Here’s an uber-inspiring video in which National Geographic photographer Sam Abell discusses the difference between “taking” and “making” photographs through his experience of shooting one particular photograph for a story on painter Charles M. Russell. He explains that taking an image is shooting a photo as a reaction, without any preparation, while making a photograph is a process.
Abell spent one-and-a-half years hunting for and making the perfect photograph of bison skulls, and shot 25,000 frames for the 8 photographs that appeared in the story. Now that’s commitment.
When Mount St. Helens erupted on May 18, 1980, photographer Robert Landsberg was documenting the changes in the volcano from just a few miles away. Realizing that he couldn’t possibly outrun the approaching ash cloud, he kept shooting for as long as he could before using his body to preserve his film:
He managed to rewind the film back into its case, replace his camera in its bag, put the bag in his backpack, and then lay himself on top of the backpack in an attempt to protect its contents. Seventeen days later, Landsberg’s body was found buried in the ash with his backpack underneath. The film could be developed and has provided geologists with valuable documentation of the historic eruption. [#]
We love sharing about photography-related movies that you might want to add to your “films to watch” list, and today we have a great one: Marwencol. It’s a documentary about Mark Hogancamp, a man who was beaten nearly to death back in 2000 outside a bar (leaving him little memory of his previous life), and how he turned to photographing action figures in a miniature world as a form of “art therapy”. The photographs — which you can browse here — are incredible in their realism and creativity, and attracted the attention of magazines and art galleries.
Photojournalist João Silva lost his legs to a land mine in Afghanistan at the end of last year, but — after months of intense rehabilitation — returned to work in July, landing a photo on the front page of the New York Times. On August 2nd, Silva visited the Bronx Documentary Center and gave a talk on his thoughts and experiences. Read more…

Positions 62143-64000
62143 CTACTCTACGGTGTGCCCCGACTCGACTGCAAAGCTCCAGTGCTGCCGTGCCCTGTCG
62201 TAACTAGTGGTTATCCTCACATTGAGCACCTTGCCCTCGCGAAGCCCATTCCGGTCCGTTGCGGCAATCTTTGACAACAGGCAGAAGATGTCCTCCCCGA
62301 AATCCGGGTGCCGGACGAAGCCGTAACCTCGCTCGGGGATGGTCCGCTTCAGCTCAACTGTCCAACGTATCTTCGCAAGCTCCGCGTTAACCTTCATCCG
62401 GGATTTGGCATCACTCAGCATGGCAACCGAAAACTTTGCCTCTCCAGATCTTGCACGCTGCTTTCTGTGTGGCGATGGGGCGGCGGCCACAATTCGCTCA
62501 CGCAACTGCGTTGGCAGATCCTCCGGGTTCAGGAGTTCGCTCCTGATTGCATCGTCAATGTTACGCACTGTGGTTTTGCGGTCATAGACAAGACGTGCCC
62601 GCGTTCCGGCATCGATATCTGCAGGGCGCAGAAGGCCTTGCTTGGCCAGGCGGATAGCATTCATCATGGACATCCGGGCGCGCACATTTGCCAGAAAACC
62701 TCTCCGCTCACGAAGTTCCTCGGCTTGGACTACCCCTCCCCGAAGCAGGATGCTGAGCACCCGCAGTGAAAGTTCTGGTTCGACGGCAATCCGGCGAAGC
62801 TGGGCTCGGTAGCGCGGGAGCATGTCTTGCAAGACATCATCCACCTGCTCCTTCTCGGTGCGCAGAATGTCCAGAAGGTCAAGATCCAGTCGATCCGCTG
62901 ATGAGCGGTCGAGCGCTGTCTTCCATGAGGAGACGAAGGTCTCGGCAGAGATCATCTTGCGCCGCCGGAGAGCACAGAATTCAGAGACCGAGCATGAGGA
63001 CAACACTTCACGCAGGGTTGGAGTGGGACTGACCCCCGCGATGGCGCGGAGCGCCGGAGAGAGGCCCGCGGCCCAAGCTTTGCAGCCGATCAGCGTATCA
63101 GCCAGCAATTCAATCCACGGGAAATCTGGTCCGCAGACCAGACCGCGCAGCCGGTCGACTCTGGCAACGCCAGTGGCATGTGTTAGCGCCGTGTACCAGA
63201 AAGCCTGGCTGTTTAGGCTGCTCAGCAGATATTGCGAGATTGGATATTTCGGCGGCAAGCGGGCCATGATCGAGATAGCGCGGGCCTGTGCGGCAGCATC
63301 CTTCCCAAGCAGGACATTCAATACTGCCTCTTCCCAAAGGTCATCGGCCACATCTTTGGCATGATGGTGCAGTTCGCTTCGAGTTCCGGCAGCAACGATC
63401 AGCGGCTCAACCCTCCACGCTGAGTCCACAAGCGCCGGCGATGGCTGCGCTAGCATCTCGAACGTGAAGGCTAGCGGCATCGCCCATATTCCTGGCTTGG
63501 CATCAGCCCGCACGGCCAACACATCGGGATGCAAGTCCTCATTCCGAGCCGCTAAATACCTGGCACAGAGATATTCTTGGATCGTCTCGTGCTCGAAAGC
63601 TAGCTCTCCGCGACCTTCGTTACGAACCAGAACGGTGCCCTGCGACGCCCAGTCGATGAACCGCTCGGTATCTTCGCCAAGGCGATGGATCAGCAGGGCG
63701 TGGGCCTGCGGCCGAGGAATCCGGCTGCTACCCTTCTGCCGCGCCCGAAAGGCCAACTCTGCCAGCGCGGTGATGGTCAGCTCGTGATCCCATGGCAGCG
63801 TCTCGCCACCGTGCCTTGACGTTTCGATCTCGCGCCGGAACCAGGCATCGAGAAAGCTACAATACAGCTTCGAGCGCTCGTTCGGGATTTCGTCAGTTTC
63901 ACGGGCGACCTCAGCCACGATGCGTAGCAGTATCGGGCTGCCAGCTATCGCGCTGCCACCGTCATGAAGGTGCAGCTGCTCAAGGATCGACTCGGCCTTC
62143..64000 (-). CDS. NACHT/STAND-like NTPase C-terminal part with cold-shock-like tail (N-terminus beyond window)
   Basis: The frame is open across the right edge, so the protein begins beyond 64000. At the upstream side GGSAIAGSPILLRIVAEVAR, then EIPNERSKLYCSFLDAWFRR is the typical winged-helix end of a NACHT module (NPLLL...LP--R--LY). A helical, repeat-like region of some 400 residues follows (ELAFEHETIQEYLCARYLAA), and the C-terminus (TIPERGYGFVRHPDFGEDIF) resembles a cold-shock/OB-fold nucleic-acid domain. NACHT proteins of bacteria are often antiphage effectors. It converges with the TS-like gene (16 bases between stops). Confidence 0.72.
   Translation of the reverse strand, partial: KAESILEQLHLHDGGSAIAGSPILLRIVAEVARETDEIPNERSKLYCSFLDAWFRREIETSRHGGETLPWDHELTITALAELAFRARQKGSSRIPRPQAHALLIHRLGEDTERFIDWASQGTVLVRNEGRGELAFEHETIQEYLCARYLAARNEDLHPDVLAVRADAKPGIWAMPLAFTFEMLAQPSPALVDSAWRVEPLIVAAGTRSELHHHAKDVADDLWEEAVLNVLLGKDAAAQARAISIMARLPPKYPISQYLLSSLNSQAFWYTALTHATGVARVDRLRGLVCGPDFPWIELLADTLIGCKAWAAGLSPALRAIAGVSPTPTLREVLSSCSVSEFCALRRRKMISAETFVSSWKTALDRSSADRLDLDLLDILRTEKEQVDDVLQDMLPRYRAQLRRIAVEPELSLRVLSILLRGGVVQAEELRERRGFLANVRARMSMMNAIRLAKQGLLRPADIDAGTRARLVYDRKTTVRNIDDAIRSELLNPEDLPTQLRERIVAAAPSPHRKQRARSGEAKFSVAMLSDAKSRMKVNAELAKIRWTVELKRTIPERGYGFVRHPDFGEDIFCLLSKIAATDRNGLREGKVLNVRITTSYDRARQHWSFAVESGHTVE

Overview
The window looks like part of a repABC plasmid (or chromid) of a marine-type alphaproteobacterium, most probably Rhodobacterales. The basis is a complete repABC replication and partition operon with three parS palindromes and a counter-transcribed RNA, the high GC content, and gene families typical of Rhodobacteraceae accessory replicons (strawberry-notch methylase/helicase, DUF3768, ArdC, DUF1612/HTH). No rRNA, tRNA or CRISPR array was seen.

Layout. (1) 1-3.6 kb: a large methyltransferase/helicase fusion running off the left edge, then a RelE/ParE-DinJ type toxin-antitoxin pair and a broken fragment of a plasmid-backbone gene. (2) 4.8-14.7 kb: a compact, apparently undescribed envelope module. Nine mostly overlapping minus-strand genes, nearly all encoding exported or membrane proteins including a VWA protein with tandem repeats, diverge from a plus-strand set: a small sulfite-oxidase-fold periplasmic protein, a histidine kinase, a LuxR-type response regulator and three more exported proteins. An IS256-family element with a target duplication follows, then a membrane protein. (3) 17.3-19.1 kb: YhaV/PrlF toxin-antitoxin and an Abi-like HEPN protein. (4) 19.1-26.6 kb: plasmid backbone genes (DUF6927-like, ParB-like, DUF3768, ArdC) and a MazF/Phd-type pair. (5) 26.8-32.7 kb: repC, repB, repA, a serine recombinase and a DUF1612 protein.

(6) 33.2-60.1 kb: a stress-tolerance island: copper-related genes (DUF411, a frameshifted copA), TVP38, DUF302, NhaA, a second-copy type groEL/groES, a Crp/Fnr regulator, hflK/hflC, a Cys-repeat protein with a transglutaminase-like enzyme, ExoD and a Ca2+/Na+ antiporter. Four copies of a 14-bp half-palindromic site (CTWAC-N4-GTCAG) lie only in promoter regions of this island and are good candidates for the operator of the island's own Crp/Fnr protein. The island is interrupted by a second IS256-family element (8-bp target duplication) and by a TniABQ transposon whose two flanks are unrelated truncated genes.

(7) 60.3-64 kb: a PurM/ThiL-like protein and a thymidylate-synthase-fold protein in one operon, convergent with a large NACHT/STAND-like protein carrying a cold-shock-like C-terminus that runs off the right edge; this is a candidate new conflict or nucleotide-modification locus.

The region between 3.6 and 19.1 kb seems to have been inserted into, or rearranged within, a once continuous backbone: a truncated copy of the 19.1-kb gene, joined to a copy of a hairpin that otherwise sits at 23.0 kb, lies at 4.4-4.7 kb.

Here’s a pretty inspiring video that poses a simple question: “how bad do you want it”? It’s from motivational speaker Eric Thomas’ “Secrets to Success” talk, meant to help people accomplish their goals, whether it’s “academically, financially, relationally”, etc… Definitely applicable to those passionate about improving their photography as well.
Here’s an interesting video in which Jack White — singer and guitarist of The White Stripes — shares some thoughts on work ethic and restriction, and how they relate to creativity:
Deadlines and things make you creative, but opportunity and telling yourself “you’ve got all the time in the world, all the money in the world, you’ve all the colors in the pallete you want, anything you want” — that just kills creativity.
For photographers, this means you should keep on shooting even if you feel dry and devoid of fresh ideas — “maybe something good will come out of it.”
Transform is a short film by photographer Zack Arias that offers encouragement to photographers who are going through a slump and hard times. It’s an incredibly powerful piece that everyone interested in photography — pros and enthusiasts alike — should see at least once, though you might find yourself coming back to it again and again in the future.
“Vector Portraits” is a series of candid portraits of passing motorists shot by photographer Andrew Bush between 1989 and 1997 in the Los Angeles area. After making 66 of these portraits, he published a photo book with them titled “Drive“. Read more…
Back in 2006, Flickr user André Rabelo submitted the above photograph to the group pool of DeleteMe!, a group whose members vote on photos to weed out any photos that aren’t “incredible pictures, amazing, astonishing, perfect”. Sadly, the photograph was very quickly removed by popular vote. Read more…
Street photographer Eric Kim generated some buzz last month by recording himself shooting on the street with a GoPro mounted to his Leica M9. Now, he’s back again with an even cooler point of view: through the Leica M9′s viewfinder itself. This 10 minute video of Kim doing street photography in Santa Monica was recorded using a HTC EVO 4G smartphone stuck to the back of his camera.
Wouldn’t it be awesome if this kind of footage existed for all the iconic photographs taken throughout history?